"Our daffodil days fundraiser is going on right now. We are taking orders for bunches. They will be delivered March 11-15. They are treated and they won't open up until you cut some off the bottom of the stem. They stay fresh for about 7-10 days. Daffodils are the cancer flower, they symbolize hope, freshness and encouragement. They are the first flowers of spring after a long winter.
Judi Bishop shared a story about daffodils. She said, "My sister was really sick and I had been staying with her and helping her out. One day she asked me to go and buy 12 dozen daffodil bulbs to plant outside her window. She said that when they bloomed next spring they would remind her of me because they are the cancer flower. So I went to Home Depot to get them and guess who helped me? It was Derek Parra who won a silver medal at the Olympics in speed skating."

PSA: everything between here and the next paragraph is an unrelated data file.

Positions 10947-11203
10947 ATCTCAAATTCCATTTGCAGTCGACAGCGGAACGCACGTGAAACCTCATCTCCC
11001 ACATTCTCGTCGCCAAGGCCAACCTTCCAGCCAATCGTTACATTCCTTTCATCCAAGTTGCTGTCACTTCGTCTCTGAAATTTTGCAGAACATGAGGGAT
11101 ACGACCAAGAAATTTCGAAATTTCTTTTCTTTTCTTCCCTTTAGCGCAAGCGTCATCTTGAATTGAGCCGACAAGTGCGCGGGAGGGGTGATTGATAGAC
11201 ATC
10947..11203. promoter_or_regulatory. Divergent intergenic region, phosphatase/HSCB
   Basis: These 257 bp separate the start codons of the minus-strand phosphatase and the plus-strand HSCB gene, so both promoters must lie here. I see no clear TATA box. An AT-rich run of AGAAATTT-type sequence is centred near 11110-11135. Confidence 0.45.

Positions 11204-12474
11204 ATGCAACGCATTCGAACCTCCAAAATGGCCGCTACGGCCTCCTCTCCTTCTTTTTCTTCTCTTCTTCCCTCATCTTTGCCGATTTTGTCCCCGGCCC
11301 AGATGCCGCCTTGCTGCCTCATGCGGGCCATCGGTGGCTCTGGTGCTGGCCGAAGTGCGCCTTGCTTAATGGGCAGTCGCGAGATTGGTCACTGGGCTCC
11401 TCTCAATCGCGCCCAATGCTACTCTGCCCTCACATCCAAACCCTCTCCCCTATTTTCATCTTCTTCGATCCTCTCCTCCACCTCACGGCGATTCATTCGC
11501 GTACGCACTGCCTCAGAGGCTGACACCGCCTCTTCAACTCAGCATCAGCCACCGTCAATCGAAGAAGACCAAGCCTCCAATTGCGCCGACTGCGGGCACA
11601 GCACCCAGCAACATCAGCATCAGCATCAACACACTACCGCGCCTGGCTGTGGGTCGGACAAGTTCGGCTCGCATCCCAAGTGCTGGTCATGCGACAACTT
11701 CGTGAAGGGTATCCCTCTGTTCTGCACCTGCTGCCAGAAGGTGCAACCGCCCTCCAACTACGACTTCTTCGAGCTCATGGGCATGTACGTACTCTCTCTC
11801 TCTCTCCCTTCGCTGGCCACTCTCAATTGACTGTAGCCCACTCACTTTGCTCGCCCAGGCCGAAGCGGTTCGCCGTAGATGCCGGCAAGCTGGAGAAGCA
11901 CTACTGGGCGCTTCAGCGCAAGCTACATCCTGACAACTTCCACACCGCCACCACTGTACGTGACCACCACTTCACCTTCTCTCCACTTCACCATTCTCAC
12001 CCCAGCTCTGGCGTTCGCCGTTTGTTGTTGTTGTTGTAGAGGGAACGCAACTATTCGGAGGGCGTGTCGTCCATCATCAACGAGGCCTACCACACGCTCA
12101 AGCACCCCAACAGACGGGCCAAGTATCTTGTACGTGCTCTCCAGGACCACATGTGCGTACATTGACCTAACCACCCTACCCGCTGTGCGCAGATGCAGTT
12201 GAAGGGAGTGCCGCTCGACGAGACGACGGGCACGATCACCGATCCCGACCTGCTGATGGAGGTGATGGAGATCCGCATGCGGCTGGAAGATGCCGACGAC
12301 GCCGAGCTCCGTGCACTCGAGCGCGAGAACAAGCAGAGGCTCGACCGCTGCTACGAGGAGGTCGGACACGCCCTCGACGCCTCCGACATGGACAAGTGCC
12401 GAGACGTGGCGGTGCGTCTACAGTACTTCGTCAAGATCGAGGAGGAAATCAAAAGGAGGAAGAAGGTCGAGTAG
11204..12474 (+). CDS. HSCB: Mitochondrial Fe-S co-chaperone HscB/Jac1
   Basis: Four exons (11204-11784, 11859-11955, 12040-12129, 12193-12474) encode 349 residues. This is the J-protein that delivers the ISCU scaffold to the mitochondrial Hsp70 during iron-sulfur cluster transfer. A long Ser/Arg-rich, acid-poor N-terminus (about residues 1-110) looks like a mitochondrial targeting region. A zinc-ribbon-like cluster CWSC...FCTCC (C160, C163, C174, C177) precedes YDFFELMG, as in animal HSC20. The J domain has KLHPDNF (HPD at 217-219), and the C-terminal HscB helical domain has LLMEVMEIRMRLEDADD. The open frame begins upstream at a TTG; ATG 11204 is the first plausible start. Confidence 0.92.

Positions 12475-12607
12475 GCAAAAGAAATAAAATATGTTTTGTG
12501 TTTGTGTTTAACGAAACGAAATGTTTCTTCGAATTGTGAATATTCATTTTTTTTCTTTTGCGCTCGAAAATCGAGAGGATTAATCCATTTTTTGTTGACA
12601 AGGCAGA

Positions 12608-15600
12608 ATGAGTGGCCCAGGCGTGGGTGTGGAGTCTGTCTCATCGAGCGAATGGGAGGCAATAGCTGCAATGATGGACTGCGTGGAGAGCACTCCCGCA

Sitterud encouraged everyone to get involved in Relay for Life. She said, "We always honor our cancer survivors with a survivors lap. We care a lot about our survivors. We decorate our tents and it's a real family event. Businesses and other organizations get involved. We feed you. We have a great time and lots of laughs."
"We would also like to get our golf tournament going. We need a chairman for this. This center is our newest project and it has been a long time in coming. But it's here now," said Sitterud.
Dr. Scott Hardy also spoke at the open house. He is the unit medical president. He spoke on prevention and early detection of cancer. Dori Kelsch also spoke on where money donated to the cancer society goes and where it is used.
Everyone is encouraged to use the new resource center to find out more about a disease that has touched everyone in one way or another.